There's a point on that curve (and in situational hitting) of trying to avoid outs with patience where it becomes a detriment to scoring runs (only one rare situation where a walk can score a run). I might argue Mauer has been on the wrong side of that curve for a good chunk of his career. Not a knock, just who he is.

 

3,000 hits is the big number you bring up, but you have to rack them up to reach it. Kirby Puckett was well on his way before his career was cut short after 12 seasons (2,304 for his career) averaging 192 hits a season (and had over 200 five times, over 180 eight times) 

 

Mauer's career high for hits is 191 and since 2012 hasn't had more than 160 in a season. In 14 seasons he's not to 2,000 yet and if you extrapolate his career average for hits in a year it would take him 21 seasons to get to 3,000. You probably could cut some time off of that if not for his injuries, but I don't think he ever would have made it to that number even without them. He'd would have had to put up those numbers through 40-years old.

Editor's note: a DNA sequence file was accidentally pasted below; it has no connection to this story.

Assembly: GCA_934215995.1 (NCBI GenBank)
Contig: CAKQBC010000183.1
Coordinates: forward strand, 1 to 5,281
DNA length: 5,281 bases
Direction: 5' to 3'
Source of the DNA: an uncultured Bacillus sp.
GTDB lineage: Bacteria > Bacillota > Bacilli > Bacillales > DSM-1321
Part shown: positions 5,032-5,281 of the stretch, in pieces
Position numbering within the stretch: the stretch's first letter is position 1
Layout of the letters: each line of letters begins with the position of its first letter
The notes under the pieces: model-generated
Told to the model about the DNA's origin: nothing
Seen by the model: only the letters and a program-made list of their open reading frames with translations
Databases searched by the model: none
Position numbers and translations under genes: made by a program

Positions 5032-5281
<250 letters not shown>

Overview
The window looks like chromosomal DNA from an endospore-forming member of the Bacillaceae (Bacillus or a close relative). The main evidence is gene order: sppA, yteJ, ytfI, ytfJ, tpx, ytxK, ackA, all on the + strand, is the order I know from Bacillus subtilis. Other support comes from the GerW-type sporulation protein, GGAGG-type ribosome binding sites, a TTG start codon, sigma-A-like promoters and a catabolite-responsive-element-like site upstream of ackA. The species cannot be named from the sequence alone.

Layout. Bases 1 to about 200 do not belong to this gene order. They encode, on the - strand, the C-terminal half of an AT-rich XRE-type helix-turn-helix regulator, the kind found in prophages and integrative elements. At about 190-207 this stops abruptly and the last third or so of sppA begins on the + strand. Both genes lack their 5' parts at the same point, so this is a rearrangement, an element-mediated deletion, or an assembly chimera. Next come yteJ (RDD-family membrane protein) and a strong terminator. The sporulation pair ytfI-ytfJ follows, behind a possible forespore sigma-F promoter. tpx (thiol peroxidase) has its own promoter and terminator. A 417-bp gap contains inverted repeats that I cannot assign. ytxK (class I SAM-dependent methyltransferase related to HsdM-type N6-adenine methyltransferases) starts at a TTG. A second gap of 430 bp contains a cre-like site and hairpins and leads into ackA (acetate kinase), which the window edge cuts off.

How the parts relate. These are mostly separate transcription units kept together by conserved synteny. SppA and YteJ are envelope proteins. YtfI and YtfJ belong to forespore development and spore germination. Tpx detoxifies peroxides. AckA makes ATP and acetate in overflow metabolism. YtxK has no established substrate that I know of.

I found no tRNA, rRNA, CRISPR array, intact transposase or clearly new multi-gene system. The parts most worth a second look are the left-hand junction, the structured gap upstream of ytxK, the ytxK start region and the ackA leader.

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Scouting Report: Power: 30, Hitting: 50, Arm: 60, Defense: 45, Speed: 45. "Line drive swing and shows good contact and on-base abilities. Double's power at his peak. Strong arm from 2B or the OF, stiff hands. Not a fast runner, but above average instincts on the bases. Skinny body doesn't look the part, but will sneak up on you. ACL surgery sapped much of his athleticism." (Probably)